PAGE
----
|Appears in Collections:||Faculty of Health Sciences and Sport Journal Articles|
|Peer Review Status:||Refereed|
|Title:||What clinicians think of manualized psychotherapy interventions: findings from a systematic review|
|Citation:||Forbat L, Black L & Dulger K (2015) What clinicians think of manualized psychotherapy interventions: findings from a systematic review, Journal of Family Therapy, 37 (4), pp. 409-428.|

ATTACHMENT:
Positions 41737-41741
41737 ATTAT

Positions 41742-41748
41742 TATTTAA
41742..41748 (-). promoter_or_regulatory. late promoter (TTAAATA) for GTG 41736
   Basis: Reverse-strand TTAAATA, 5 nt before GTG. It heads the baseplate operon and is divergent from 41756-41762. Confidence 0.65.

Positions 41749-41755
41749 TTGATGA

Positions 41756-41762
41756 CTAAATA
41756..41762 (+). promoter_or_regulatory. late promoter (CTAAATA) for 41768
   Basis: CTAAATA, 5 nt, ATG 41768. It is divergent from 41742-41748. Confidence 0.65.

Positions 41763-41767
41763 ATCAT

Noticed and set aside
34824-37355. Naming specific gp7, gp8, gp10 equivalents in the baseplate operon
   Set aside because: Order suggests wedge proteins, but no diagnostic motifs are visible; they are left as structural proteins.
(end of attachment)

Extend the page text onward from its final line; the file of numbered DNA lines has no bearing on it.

|Abstract:||This article reports a systematic review of the literature examining therapists’views and experiences of utilizing treatment manuals. Key databaseswere searched and a thematic narrative analysis was conducted. Twelvearticles were identified. The literature contains four distinct subthemes:(i) exposure to and use of manuals; (ii) therapists’ beliefs about manuals;(iii) therapist characteristics, such as age/gender/training and (iv) characteristicsof the work, such as client group. The analysis finds that clinicianswho have used manuals appraise them positively, and view them asfacilitating flexibility, allowing for therapeutic relationship and keepingtherapy on track. The review is a helpful contribution to the literatureand is a prompt to practitioners to consider their own views and exposureto manualized treatments and how this relates to generating the ‘hard’outcome data that governments and service commissioners internationallyfind credible and persuasive.|
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